This mystery car was sent to us by Mr. Hawkes in the UK. He found the photo above here, which claims that the car is a 1952 Allard Special. If you squint, the car looks kind of like an edgier representation of a M2 or P2 with the inset headlamps. The car bears the registration number "MYP 515" in both photos. If you know anything about this car or what it is, please click here to send us a note or leave a comment.
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The photos you see here were sent to us by Bryan who owned this car back in the late 50's. He'd love to find out what happened to it...and we'd love to find out what chassis it is.
Bryan writes, "Here's a couple of photos of the old dear, known (naturally!) as Sabrina, although these days she could just as well be known as Dolly! She had a 3.5 litre flathead Ford V8, the weight of which made her a bit lazy where cornering was concerned but one didn’t worry too much. Acceleration out of corners, helped by the Ballamy front suspension, was scorching as you can imagine. In any case she had colossal braking power.
I bought her from a friend in about 1957 for £50 and ran her happily for about eighteen months until coming past Newmarket towards Six Mile Bottom the revs suddenly went sky high, without a noticeable increase in speed. Not surprising this. My co-driver told me we were doing fractionally over one ton at the time. I had her towed to my uncle’s farm at Hemingford. About three months later he told me he had sold her, minus any drive from the busted half-shaft, to an American airman from Basingbourne. This man was eager for her and paid me £150 for the privilege. I would surely say she didn’t owe me a penny then, but what would she be worth now?
Apart from this note I have no information about her. She was surely the strangest design of bodywork I have ever seen, almost but not quite an estate car and you could stuff an extra ordinary amount of luggage in through the tailgates. As her driving her, she was a joy and filled in the blank in my life just after I had had a bust at Paddock Bend and decided I wasn’t as good as Stirling and had better quit while I could.
As for her rudimentary silencers – what a lovely noise. I still adore the sound of a V-8!"
If you know anything about the car, please send us a note. This was likely one of the many M types that was sold without a body. It's like a hatchback shooting brake with a roll-top roof. Nice.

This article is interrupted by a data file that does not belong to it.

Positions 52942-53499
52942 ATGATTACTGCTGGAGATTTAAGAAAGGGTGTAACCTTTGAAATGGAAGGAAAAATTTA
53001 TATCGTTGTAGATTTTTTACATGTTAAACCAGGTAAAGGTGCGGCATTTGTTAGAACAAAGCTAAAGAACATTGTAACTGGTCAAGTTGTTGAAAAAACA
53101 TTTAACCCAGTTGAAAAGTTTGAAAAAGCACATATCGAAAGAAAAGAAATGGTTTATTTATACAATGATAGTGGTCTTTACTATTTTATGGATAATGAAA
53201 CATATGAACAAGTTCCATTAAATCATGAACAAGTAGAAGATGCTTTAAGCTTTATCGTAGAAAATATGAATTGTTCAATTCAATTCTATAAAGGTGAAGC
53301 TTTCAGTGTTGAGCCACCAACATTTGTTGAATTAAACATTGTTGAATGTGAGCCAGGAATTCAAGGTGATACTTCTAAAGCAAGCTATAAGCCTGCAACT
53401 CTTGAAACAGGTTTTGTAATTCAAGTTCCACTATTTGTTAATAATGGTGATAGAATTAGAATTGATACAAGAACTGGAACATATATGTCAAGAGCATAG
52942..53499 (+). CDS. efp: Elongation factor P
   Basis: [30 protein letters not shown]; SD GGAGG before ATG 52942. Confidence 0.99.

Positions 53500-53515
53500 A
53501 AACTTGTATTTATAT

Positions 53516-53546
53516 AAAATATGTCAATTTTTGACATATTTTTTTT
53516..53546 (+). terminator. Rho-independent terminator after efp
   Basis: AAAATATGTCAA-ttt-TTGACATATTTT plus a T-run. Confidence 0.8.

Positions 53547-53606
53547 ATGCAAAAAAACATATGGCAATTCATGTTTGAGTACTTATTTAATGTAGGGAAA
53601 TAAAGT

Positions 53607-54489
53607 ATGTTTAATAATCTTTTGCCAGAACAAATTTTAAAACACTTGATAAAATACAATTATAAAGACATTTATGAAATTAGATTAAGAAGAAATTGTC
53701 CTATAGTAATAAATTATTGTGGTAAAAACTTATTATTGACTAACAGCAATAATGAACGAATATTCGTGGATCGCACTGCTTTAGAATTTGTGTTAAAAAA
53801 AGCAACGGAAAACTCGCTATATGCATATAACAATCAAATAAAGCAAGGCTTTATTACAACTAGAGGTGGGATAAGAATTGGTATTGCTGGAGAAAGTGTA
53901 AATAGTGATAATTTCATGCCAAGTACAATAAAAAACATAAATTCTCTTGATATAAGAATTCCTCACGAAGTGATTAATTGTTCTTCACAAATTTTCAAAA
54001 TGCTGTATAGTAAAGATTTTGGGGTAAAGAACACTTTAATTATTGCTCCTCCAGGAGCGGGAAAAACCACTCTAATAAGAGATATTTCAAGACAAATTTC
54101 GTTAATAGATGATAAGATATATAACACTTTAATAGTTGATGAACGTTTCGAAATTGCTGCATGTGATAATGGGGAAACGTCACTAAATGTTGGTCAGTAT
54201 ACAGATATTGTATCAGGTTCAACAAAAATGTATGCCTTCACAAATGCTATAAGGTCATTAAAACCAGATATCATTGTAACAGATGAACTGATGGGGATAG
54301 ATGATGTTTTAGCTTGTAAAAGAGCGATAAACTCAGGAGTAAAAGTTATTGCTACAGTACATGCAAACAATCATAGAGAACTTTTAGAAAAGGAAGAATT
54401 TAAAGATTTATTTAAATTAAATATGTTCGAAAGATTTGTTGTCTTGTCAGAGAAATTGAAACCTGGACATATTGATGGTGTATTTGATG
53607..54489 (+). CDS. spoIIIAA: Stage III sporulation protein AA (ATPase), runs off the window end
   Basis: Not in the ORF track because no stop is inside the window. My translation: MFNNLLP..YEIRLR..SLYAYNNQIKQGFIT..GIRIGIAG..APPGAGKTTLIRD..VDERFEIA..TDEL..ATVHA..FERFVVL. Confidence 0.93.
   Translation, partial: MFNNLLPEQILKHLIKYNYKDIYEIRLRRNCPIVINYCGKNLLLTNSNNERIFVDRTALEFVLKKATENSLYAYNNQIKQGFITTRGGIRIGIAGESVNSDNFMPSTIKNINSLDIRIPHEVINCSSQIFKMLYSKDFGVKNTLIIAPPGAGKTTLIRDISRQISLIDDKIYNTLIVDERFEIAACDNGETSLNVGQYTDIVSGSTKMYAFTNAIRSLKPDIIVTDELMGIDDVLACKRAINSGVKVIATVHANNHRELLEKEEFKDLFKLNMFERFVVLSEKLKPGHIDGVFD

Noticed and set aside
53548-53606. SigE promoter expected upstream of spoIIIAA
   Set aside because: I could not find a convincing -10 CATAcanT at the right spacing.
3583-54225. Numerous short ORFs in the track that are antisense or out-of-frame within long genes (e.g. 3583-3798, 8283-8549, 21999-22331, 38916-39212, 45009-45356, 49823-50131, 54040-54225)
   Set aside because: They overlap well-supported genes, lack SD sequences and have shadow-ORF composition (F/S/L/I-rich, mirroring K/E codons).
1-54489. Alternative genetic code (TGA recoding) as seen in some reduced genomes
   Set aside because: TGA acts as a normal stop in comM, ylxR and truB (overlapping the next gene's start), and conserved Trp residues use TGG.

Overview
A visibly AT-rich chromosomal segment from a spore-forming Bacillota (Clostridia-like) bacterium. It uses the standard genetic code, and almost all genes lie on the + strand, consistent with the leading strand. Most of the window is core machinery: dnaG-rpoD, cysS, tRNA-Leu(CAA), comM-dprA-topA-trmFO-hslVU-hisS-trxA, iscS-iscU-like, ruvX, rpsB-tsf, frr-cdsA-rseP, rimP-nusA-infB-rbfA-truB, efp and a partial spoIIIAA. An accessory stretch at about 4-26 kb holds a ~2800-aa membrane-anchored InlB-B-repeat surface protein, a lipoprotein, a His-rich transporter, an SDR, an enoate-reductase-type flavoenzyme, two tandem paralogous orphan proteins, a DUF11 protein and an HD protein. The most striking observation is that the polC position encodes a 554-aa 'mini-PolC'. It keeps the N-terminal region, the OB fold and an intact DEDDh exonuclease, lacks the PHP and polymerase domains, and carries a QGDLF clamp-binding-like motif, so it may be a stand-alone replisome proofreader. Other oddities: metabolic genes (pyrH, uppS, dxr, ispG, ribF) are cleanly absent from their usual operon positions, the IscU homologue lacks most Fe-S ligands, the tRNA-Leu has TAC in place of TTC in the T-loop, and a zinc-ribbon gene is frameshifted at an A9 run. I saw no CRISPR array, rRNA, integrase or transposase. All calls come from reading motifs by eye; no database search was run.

Daniel Rapley is seeking help in finding the true identity of his Allard J2. Here's what is known:
- Steel Wheels
- Looks to have been originally painted Red
- Later painted in a medium Green
- There are remnants of an old SCCA sticker on an interior panel
- The car was found in the Northeast in the mid 1970's
- It is believed that the body was lost in a fire. The old steering wheel is burnt.
We found this photo of Sydney racing at the Poole Speed Trials in 1947 where he took the fastest sports car time (Motor Sport, October '47). The number plate isn't shown in our chassis registry. Know anything about it? Leave a comment.
The Styer often receives most of the attention as Sydney's special, but he also built a special road-going car around the same time, JGP 473. According to the Lush book, the chassis was based on a J1 with much of the cross bracing and boxinig removed to save weight. The chassis was lowered using flattened springs (similar to the Steyr) and the 2-seat body was made of aluminum stretched over the chassis with no doors. Power for the car came from Sydney's previous special HLF 601 which featured a set of Allard OHV heads (pre-Ardun, but copied from an American design). The heads proved to be very troublesome and the car was later converted to a conventional Mercury V8, then supercharged. As page 88 reveals, JGP was the pre-cursor to the J2. I wonder what happened to it?
Have you ever seen or heard anything about this custom bodied K2? Our build records don't note any K2's being shipped with partial bodywork so we must assume the car was rebodied at some time, likely after an accident. We're going to make a wild assumption that the car was rebodied in the mid to late fifties due to noticeable tail fins and 'continental kit' spare tire mount. If you know anything about this unique K2, please leave a comment or click here to email us.
From Lindsey Parsons...
"Back in the early 1950's the "Giant's Despair" hill climb nearwas associated with a road race event for under 2 liter cars at near by "Brynfan Tyddyn". This latter course was a short 3.5 mile road surrounding the lake estate of N Y State Senator T. Newell Wood. Senator Wood had a very "fancy" red K2 Allard in those days. I attended the race as a spectator one year, possibly in 1953 when I ran the hill climb in my new J2X (#3147) or perhaps the summer before, I simply don't recall. I do remember seeing the Senator's car there and was impressed with the shiny wire wheels it had in contrast to the normal ones. I vaguely remember how custom it appeared and I thought at the time it was very garish but, sadly, the details of its exact configuration have totally faded. It definitely could be this car however."
Do you know anything about this unique sports racer that's likely Allard based? The car appears to be 100% Allard between the front and rear wheels, but the front and rear are very unique. These screen shots are from the video below which was shot at the Palm Springs Road Race of March 26, -27, 1955. The car, number 192 must have been a late entrant because it wasn't listed as an entrant. To our knowledge, no formal race results were published.